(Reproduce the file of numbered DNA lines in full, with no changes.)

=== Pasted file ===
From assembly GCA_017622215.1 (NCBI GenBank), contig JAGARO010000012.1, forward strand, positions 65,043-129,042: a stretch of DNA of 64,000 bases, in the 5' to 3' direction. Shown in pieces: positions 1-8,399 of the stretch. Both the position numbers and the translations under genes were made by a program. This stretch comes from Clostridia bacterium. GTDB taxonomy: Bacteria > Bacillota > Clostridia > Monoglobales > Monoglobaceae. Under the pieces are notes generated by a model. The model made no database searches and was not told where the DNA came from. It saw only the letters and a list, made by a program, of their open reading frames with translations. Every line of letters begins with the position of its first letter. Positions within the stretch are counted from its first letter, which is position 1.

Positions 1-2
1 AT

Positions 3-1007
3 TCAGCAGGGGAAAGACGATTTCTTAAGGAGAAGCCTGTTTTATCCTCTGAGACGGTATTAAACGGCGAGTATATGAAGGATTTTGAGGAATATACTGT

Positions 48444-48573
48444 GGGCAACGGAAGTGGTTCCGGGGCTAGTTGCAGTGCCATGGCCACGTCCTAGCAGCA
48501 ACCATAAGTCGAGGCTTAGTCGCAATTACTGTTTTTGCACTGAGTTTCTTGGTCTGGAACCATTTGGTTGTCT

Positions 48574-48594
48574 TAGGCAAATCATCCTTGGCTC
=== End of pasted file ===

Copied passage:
From assembly GCA_017622215.1 (NCBI GenBank), contig JAGARO010000012.1, forward strand, positions 65,043-129,042: a stretch of DNA of 64,000 bases, in the 5' to 3' direction. Shown in pieces: positions 1-8,399 of the stretch. Both the position numbers and the translations under genes were made by a program. This stretch comes from Clostridia bacterium. GTDB taxonomy: Bacteria > Bacillota > Clostridia > Monoglobales > Monoglobaceae. Under the pieces are notes generated by a model. The model made no database searches and was not told where the DNA came from. It saw only the letters and a list, made by a program, of their open reading frames with translations. Every line of letters begins with the position of its first letter. Positions within the stretch are counted from its first letter, which is position 1.

Positions 1-2
1 AT

Positions 3-1007
3 TCAGCAGGGGAAAGACGATTTCTTAAGGAGAAGCCTGTTTTATCCTCTGAGACGGTATTAAACGGCGAGTATATGAAGGATTTTGAGGAATATACTGT

Positions 48444-48573
48444 GGGCAACGGAAGTGGTTCCGGGGCTAGTTGCAGTGCCATGGCCACGTCCTAGCAGCA
48501 ACCATAAGTCGAGGCTTAGTCGCAATTACTGTTTTTGCACTGAGTTTCTTGGTCTGGAACCATTTGGTTGTCT

Positions 48574-48594
48574 TAGGCAAATCATCCTTGGCTC